• Articles from Commercial Electronic Databases
      Graham, Lorie M. 1998. “The Past Never Vanishes: A Contextual Critique of the Existing Indian Family Doctrine” American Indian Law Review, 23:1 (32,854 words). Retrieved April 26, 2005 (
    • Articles from Electronic Journals
      Jones, Bobby L., Daniel S. Nagin, and Kathryn Roeder. 2001. “A SAS Procedure Based on Mixture Models for Estimating Developmental Trajectories.” Sociological Methods and Research, 29:374-93. Retrieved April 26, 2005 (
    • Electronic Books
      Torres, Carlos Alberto and Theodore R. Mitchell, eds. 1998. Sociology of Education: Emerging Perspectives. Albany, NY: State University of New York Press. Retrieved April 26, 2005
    • Information Posted on Web Pages, etc.
      “Social Science Information Gateway: Sociology.” 2005. University of Surrey Retrieved April 27, 2005
      “Statistical Resources on the Web: Sociology.” 2002. University of
      Michigan Documents Center. Retrieved April 26, 2005
  7. Use Tools Reference Manager (e.g. EndNote, Mendeley or Zotero)
  8. Avoid footnote, unless it is very critical to provide further explanation outside the text. Footnote is written with minimal letters. Arrange footnote using numbers, and place it at the bottom of the page. Add source of reference if it is necessary.
  9. At the end of text, all references that are in the text should be write down in the bibliography and arranged based on alphabates of the author’s last name.
  10. Manuscript should include references obtained from primary sources (consisting of scientific journals amounting to 80% of the entire bibliography) that have been published in the last 10 (ten) years. The remaining 20% may include research articles or research reports (thesis, books, and other relevant publications).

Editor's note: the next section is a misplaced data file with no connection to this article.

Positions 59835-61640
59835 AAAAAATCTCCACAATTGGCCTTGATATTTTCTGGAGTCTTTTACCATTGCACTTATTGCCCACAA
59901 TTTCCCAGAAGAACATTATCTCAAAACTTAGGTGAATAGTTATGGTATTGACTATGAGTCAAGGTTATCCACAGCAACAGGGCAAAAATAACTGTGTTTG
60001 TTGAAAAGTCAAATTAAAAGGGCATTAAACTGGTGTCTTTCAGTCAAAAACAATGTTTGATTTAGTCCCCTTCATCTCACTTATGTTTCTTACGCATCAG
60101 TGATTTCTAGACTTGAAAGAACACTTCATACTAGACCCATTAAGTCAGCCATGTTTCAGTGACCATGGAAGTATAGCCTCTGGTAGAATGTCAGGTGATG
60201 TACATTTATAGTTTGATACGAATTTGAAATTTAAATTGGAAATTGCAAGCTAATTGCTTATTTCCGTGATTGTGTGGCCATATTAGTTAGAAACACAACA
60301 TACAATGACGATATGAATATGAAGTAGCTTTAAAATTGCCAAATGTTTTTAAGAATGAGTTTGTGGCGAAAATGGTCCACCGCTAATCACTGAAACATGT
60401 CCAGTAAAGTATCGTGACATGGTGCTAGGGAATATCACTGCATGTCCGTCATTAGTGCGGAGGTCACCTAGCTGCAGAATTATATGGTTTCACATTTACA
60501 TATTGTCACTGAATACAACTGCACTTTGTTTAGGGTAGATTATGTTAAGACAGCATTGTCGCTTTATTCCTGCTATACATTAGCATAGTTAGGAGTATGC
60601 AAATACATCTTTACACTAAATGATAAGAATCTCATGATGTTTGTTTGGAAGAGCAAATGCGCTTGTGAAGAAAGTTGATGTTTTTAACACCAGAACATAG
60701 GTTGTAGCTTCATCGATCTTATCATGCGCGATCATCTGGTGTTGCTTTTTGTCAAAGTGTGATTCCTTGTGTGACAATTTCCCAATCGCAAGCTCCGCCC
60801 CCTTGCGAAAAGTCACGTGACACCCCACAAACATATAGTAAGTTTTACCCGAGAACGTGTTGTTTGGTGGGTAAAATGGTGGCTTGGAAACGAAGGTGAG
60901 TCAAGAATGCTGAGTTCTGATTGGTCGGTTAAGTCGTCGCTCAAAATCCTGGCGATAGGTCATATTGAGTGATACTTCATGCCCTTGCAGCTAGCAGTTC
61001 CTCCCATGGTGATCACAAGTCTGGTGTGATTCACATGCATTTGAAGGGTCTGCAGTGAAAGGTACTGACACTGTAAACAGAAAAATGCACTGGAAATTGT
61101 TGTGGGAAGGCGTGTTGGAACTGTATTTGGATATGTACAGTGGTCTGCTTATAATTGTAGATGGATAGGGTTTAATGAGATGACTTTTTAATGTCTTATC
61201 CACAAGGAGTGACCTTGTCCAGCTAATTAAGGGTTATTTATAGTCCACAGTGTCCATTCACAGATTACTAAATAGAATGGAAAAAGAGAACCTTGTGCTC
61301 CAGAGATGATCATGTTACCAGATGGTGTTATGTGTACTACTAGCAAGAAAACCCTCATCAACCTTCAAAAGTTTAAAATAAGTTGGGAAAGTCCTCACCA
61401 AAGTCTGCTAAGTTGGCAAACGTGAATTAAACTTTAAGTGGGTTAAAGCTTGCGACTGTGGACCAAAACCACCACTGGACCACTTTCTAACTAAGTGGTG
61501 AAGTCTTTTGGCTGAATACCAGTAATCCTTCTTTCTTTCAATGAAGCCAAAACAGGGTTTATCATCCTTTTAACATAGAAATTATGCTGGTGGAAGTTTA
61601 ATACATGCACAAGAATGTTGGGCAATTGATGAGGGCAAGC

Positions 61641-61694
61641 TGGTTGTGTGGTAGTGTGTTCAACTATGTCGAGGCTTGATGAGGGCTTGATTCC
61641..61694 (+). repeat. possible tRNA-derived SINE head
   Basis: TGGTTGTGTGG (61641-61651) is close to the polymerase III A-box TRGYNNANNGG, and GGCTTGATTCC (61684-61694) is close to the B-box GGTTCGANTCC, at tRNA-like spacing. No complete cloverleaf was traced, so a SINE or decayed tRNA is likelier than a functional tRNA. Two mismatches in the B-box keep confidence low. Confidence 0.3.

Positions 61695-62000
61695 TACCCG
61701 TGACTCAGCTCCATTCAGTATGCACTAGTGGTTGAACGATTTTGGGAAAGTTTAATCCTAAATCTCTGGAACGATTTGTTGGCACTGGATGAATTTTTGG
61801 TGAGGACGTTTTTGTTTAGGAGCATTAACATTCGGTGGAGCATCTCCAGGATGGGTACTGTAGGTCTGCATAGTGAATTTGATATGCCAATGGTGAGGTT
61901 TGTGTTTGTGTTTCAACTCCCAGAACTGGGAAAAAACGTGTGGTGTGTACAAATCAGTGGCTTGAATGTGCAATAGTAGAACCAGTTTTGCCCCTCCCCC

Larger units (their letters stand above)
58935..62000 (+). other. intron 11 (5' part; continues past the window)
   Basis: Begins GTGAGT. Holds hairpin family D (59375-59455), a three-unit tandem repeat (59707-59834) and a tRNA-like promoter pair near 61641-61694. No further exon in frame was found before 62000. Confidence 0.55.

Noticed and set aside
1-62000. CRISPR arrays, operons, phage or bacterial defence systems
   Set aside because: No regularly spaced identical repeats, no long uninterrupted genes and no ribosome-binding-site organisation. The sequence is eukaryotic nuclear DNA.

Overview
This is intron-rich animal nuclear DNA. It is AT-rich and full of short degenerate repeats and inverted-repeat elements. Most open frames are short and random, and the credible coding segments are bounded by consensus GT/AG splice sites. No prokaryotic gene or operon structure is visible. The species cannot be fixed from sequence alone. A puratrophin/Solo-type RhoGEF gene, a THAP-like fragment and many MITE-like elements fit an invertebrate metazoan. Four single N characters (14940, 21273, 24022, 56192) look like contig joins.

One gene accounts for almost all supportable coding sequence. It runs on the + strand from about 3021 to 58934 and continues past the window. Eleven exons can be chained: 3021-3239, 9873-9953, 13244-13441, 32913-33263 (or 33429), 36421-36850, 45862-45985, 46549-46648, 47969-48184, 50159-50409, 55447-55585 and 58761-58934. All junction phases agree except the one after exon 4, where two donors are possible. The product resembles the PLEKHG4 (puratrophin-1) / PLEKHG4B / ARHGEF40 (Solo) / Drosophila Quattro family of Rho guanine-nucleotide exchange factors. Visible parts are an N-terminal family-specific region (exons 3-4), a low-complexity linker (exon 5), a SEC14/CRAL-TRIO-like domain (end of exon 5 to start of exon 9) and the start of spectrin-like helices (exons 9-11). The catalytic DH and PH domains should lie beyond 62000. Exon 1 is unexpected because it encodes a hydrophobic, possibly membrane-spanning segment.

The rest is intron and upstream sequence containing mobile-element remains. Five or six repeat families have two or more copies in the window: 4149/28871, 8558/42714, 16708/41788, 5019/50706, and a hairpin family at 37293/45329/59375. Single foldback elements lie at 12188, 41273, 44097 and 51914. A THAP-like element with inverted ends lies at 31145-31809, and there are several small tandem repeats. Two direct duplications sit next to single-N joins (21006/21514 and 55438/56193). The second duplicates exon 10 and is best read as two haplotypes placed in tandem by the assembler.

Submission Preparation Checklist

As part of the submission process, authors are required to check off their submission's compliance with all of the following items, and submissions may be returned to authors that do not adhere to these guidelines.

  1. The submission has not been previously published, nor is it before another journal for consideration (or an explanation has been provided in Comments to the Editor).
  2. The submission file is in OpenOffice, Microsoft Word, RTF, or WordPerfect document file format.
  3. Where available, URLs for the references have been provided.
  4. The text is single-spaced; uses a 12-point font; employs italics, rather than underlining (except with URL addresses); and all illustrations, figures, and tables are placed within the text at the appropriate points, rather than at the end.
  5. The text adheres to the stylistic and bibliographic requirements outlined in the Author Guidelines, which is found in About the Journal.
  6. If submitting to a peer-reviewed section of the journal, the instructions in Ensuring a Blind Review have been followed.
  7. Original manuscript and has novelty on sociological thought and was not published or not on process publish on another journal. Article which can be submitted such as output of research, working paper, review of theory or methodology, review about policy or social situation and book review. The manuscript should under 20% of Turnitin screening check.

Privacy Statement

The names and email addresses entered in this journal site will be used exclusively for the stated purposes of this journal and will not be made available for any other purpose or to any other party.


Author Fees

This journal charges the following author fees.

Article Submission: 0.00 (USD)
Authors are not required to pay an Article Submission Fee as part of the submission process to contribute to review costs.

Article Publication: 35.00 (USD)
If this paper is accepted for publication, you will be asked to pay an Article Publication Fee to cover publications costs.

If you do not have funds to pay such fees, you will have an opportunity to waive each fee. We do not want fees to prevent the publication of worthy work.